[occi-wg] Test suite for OCCI
garymazzaferro at gmail.com
Sun Oct 25 22:42:47 CDT 2009
That's good to hear. Maybe there could be an mutual beneficial exchange
of experiences. I know that had some issues with the affects of network
latencies and found a solution for them.
I haven't used PyUnit. I'm suspect this is a "can 'o worms". Maybe we
can find a group experienced in this area to contribute.
Sam Johnston wrote:
> It's a small world - Anna's from my old university department (where I
> studied computer science and worked as a casual academic and NT/Unix
> sysadmin for a good few years) and my OS lecturer (among others) is
> doing some interesting things
> in cloud too. It's good to see them putting UNSW on the [cloud
> computing] map.
> Anyway there was a followup article
> (after the paper was presented at the conference) in which she nails
> one of the main problems with performance metrics in the cloud:
> "It is not like the (database benchmarking organisation) TPCC
> <http://www.tpc.org/tpcc/>, which measures the performance of
> relational databases," she said. "There is a well-defined set of
> capabilities and usage scenarios for a relational database, not so for
> a cloud service."
> I have a feeling PyUnit captures the time it takes to run each test,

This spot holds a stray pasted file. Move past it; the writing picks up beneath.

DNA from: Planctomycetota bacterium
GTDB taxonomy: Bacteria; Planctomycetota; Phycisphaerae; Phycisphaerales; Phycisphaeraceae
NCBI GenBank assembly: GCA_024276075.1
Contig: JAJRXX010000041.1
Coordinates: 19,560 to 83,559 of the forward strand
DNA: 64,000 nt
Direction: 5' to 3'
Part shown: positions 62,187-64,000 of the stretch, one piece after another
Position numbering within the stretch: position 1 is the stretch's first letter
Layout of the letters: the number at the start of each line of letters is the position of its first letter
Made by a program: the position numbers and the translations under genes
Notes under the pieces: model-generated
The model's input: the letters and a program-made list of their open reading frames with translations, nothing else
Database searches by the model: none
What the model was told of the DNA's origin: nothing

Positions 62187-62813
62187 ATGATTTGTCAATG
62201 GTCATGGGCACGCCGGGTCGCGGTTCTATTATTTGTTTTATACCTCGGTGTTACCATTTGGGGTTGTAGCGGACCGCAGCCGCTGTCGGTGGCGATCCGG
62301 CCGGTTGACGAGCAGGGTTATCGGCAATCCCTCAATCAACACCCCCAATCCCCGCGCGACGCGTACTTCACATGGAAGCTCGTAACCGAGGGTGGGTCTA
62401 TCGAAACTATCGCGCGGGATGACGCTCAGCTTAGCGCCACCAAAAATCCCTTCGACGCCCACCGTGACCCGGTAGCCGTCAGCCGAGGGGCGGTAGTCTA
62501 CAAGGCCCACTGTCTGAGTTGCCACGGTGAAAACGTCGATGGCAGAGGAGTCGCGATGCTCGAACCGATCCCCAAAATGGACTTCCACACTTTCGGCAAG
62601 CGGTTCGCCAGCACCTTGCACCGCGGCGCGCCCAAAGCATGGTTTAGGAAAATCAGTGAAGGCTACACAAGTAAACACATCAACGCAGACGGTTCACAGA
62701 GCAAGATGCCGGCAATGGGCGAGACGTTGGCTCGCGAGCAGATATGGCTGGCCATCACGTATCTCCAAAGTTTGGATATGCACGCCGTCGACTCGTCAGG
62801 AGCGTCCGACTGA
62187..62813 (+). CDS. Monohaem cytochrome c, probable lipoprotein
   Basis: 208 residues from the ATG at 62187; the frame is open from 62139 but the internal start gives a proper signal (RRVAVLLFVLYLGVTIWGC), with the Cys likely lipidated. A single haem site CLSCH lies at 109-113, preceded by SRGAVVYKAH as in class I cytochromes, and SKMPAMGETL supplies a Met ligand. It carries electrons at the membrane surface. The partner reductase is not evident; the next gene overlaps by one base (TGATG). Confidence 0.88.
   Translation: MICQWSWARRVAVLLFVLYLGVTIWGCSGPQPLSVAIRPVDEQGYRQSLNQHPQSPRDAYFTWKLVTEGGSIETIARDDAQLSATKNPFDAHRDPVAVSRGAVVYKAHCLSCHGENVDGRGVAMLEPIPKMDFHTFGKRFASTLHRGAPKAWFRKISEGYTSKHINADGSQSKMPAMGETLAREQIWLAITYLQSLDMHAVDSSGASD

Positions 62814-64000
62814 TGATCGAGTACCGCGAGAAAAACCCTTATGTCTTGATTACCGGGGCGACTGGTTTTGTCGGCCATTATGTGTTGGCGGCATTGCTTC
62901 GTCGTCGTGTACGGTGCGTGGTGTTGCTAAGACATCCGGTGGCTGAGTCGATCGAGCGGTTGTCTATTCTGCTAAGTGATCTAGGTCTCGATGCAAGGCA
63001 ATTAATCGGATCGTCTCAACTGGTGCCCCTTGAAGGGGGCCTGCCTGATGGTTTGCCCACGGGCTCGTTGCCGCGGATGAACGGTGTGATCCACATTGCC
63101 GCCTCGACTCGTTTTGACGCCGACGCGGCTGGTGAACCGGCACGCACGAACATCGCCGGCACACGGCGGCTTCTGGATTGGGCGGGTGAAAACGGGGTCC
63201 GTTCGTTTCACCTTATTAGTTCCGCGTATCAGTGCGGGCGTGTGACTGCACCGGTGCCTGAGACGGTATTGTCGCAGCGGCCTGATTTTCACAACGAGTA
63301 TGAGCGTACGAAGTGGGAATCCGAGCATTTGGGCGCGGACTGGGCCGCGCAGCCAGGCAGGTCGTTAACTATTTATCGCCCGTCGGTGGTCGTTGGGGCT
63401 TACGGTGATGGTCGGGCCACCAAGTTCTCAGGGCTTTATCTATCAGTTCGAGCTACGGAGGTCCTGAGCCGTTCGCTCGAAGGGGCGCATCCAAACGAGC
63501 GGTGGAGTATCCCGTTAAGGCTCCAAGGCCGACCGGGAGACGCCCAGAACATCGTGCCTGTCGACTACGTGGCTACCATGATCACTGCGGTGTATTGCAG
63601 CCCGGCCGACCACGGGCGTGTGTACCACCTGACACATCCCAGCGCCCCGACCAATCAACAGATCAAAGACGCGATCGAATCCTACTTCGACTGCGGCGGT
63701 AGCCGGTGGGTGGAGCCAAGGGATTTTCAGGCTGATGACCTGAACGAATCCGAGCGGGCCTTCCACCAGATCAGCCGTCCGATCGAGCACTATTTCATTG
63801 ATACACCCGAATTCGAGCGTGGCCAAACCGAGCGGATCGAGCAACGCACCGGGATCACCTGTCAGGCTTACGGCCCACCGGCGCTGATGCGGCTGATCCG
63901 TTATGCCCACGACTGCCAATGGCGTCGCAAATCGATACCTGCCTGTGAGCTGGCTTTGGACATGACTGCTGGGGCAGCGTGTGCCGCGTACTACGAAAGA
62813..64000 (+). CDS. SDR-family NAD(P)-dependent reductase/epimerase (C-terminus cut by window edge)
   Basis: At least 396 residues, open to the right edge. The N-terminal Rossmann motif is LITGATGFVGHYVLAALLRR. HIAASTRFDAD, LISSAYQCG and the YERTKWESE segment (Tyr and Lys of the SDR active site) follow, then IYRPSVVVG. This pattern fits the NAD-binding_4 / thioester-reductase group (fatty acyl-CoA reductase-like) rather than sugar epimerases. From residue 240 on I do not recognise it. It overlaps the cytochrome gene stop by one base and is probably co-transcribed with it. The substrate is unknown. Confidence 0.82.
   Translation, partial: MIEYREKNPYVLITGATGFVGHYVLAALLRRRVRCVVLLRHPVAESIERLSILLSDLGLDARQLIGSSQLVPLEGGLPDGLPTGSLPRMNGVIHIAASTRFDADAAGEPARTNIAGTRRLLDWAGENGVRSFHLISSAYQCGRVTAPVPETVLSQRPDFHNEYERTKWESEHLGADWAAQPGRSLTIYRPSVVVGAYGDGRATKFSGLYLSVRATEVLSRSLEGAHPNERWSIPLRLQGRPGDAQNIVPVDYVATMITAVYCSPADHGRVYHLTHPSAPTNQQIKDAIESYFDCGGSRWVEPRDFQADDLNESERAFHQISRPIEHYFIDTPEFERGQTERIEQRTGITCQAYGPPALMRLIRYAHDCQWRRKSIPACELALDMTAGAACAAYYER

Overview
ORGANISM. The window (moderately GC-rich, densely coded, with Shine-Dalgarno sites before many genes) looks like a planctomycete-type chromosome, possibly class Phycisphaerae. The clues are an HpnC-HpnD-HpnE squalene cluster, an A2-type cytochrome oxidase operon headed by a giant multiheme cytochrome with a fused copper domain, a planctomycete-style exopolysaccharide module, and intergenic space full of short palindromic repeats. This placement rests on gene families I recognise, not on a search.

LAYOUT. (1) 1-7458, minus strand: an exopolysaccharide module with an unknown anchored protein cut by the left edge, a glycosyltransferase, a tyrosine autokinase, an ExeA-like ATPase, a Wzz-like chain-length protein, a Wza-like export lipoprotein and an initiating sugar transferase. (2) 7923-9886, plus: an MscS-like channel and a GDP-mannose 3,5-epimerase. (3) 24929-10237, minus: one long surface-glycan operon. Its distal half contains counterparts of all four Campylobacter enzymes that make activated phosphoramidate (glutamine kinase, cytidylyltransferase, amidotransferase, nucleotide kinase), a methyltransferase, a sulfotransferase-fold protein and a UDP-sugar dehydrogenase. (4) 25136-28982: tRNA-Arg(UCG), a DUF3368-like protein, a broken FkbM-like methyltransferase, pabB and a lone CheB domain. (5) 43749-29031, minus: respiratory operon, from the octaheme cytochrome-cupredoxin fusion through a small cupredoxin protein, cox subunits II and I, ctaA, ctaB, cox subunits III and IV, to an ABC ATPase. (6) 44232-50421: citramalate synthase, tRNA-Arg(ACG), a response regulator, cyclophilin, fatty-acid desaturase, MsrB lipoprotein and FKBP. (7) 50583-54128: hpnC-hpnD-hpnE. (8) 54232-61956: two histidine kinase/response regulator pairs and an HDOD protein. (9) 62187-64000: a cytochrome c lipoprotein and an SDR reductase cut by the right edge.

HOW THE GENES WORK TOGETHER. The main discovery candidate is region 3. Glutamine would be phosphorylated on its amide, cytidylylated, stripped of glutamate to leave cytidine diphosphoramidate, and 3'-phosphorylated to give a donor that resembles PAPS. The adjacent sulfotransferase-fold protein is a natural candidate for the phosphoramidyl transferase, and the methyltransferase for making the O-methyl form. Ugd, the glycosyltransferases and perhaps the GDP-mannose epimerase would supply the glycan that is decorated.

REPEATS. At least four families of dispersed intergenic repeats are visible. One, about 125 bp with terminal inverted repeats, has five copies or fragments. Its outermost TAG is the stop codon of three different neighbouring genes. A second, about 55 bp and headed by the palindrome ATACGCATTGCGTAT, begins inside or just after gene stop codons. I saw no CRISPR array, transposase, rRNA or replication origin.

> but if not I'd say it will be reasonably easy to gather this
> information if it's deemed useful. I'd wager the more interesting
> performance information relates to the workloads themselves rather
> than the performance of [what should be a relatively efficient] API.
> On Mon, Oct 26, 2009 at 4:36 AM, Gary Mazz <garymazzaferro at gmail.com
> <mailto:garymazzaferro at gmail.com>> wrote:
> Good idea to get his process started now.
> There has been work done in this area by Anna Liu, Associate
> Professor at University of New South Wales School of Computer Science.
> Here is a link to th itnews article covering the work:
> Sam Johnston wrote:
> Morning all,
> Last for tonight I promise... I (well, and a bunch of people
> much smarter than myself) figure the best way to make sure
> that implementations are interoperable is to develop a
> comprehensive test suite from the specification. Accordingly
> I've been looking at the various options and having written
> the earlier reference implementation in Python (for Google App
> Engine) I figure PyUnit is as good a candidate as ever. It
> helps that virtually all systems have python either
> preinstalled or at least available for download nowadays and
> that there's a Google App Engine harness for it (gaeunit.py
> <http://code.google.com/p/gaeunit/>). This should allow anyone
> (including end users) to point it at their implementations and
> test compliance without having to download anything. I say
> "should" because I'm not sure if GAE supports custom HTTP
> methods yet (e.g. PUT, OPTIONS and more obscure ones like COPY
> and MOVE), but I'll soon find out.
> Before I spend too much more time looking into this I wanted
> to give you all an opportunity to comment, particularly if you
> have better ideas? Do any of you think this (and test suites
> in general) are a particularly good or bad idea?
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